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View Full Version : Wild (Jean-Marc Vallée)



Ezee E
09-03-2014, 02:24 AM
IMDB (http://www.imdb.com/title/tt2305051/?ref_=nv_sr_5)

http://d97a3ad6c1b09e180027-5c35be6f174b10f62347680d094e60 9a.r46.cf2.rackcdn.com/postfull-exclusive-first-wild-poster-live-on-imdbcom-poster_det.jpg

Ezee E
09-03-2014, 04:09 AM
Been there, done that.

Wild is truly a Telluride film in that it features nature and a journey. Recent examples include Tracks, Into the Wild, 127 Hours, all of which did it better. Wild has something going for it, which is the encounters a single female has while hiking alone, and the creepiness that it can lead to. Tracks didn't have this, as there simply wasn't anyone around except for the man helping her out. Almost every occasion leads to some unease at first, and I'd like to hear some female thoughts on this.

But other than that, Reese Witherspoon doesn't really give too much to a character that we've already seen in many instances.

Pop Trash
09-03-2014, 05:49 PM
Even the female angle was done before in Wendy & Lucy, although it's pretty clear Wendy is going on a 'journey' because of poverty, not because of some self-actualization which makes the film that much more powerful.

Ezee E
09-04-2014, 03:13 AM
Even the female angle was done before in Wendy & Lucy, although it's pretty clear Wendy is going on a 'journey' because of poverty, not because of some self-actualization which makes the film that much more powerful.

One of the better scenes in the movie is when a journalist interviews Reese with the assumption that she's a hobo, rather then the hike she's embarking on.

Irish
01-15-2015, 09:06 AM
This was really quite extraordinary. The nearest analogue is Eat, Pray, Love, I guess, but the material here isn't self indulgent in the way that film was.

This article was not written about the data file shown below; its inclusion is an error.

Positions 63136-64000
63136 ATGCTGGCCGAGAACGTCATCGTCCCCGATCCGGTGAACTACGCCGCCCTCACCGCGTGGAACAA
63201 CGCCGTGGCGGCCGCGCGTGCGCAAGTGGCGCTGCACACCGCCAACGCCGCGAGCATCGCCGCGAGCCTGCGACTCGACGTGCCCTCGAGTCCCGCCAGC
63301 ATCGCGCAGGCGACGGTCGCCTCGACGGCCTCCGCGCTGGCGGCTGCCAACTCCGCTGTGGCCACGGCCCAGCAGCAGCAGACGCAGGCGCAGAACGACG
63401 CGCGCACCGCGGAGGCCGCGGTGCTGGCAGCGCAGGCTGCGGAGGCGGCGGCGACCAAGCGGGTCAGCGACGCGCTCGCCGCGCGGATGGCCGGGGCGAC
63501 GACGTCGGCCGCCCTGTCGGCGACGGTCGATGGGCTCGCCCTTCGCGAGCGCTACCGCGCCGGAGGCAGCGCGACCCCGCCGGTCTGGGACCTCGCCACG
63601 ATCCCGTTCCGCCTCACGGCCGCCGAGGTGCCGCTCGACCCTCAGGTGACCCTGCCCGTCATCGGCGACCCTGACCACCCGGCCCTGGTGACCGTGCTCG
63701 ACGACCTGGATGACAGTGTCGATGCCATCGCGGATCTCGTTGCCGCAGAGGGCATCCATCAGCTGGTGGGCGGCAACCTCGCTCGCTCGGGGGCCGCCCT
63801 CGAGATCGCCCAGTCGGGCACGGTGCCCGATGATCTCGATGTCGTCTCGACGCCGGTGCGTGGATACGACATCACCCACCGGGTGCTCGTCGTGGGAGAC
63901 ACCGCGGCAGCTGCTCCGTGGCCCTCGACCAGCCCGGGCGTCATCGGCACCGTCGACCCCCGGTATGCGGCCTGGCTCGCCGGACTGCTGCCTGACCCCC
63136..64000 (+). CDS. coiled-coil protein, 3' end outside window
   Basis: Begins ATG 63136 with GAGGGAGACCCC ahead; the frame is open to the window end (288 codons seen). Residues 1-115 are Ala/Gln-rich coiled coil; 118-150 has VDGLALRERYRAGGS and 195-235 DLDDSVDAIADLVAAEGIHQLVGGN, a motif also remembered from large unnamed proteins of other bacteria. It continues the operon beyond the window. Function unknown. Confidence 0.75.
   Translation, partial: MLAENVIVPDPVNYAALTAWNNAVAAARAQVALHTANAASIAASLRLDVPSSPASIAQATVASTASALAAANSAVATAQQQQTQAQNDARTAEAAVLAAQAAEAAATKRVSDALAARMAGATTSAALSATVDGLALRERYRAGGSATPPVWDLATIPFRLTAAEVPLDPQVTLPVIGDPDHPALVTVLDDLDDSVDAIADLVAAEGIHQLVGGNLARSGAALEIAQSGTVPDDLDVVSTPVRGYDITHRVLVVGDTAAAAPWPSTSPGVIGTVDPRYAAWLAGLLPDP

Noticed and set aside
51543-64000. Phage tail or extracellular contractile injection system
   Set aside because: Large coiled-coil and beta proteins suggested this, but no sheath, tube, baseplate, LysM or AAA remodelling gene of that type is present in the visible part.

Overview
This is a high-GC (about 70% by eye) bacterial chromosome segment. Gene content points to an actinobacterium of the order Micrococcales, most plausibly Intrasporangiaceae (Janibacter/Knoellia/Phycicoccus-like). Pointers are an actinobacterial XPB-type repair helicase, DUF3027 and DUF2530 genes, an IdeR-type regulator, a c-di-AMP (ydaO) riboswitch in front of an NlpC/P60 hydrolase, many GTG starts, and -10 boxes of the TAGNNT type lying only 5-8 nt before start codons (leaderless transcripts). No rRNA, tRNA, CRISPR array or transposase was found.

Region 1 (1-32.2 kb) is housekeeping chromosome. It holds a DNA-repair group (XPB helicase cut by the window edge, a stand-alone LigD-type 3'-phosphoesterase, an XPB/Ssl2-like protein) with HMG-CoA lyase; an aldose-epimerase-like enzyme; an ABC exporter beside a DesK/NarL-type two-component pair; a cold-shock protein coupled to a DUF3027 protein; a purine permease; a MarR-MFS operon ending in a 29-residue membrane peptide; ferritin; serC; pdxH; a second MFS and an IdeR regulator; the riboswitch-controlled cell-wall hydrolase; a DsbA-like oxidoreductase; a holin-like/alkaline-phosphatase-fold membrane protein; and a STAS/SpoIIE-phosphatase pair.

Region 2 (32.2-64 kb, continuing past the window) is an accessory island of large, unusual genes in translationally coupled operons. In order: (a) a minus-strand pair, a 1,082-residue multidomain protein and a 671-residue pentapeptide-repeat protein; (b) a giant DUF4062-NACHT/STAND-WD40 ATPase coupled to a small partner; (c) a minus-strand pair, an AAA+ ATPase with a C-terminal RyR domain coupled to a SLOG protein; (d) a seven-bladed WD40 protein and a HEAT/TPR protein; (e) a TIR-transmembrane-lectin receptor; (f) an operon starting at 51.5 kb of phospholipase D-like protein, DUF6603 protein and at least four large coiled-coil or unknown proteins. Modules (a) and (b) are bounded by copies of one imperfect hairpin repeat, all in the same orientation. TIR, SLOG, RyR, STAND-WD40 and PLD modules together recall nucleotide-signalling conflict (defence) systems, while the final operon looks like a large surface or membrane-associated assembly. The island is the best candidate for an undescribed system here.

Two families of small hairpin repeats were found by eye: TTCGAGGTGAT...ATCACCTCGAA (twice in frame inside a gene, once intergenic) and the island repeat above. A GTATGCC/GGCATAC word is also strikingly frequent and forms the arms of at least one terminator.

I loved the patch-work, calico editing. It did a great job of communicating what was going on in Cheryl's head in a movie that doesn't have a lot of dialogue.

Witherspoon is perfect and low key and keeps rhythm with the material. The tone here never wavers. I liked the way the movie doesn't depend too heavily on big swings. There are no dramatic highs and lows, just pages out of one person's life. And yet the woman at the start of the film and the woman at the end of the film feel vastly different.

I hope like hell this pulls a few Oscar noms. It deserves it.

MadMan
01-16-2015, 06:55 AM
I haven't seen any of the other movies you guys have mentioned. I doubt viewing them will affect how much I liked this movie.

dreamdead
02-15-2015, 03:22 PM
I loved the patch-work, calico editing. It did a great job of communicating what was going on in Cheryl's head in a movie that doesn't have a lot of dialogue.

Yeah, the editing (and script structure?) here really elevate a narrative without much progression. The film spreads out Dern's typically excellent work so that the actual sparseness of it isn't apparent; she anchors Cheryl's actions even though she's only in about 10 minutes of the film. Witherspoon is more of a blank, but eh.

Otherwise, the film explores movement/stasis, and while those aren't new themes, I think that this genre can stand to have more than just Wendy and Lucy as part of the female study of this template. I like that the film occupies Cheryl's headspace enough that pretty much every male she encounters is treated as a threat, and then it's up to each individual to undercut that expectation. Really lovely coda too.

Grouchy
07-21-2015, 04:37 PM
I love Jean-Marc Vallée's directing and editing style. I wasn't completely enamored with this for some reason, though. Maybe I just found it too similar to better films like Into the Wild and Wendy and Lucy. But it's a solid drama. The highlights are Laura Dern's scenes - she's one of the most extraordinary actresses of all time.

Another detail I loved was how El Condor Pasa was spread through the film. IIRC, it never played as a fully formed part of the soundtrack until the end.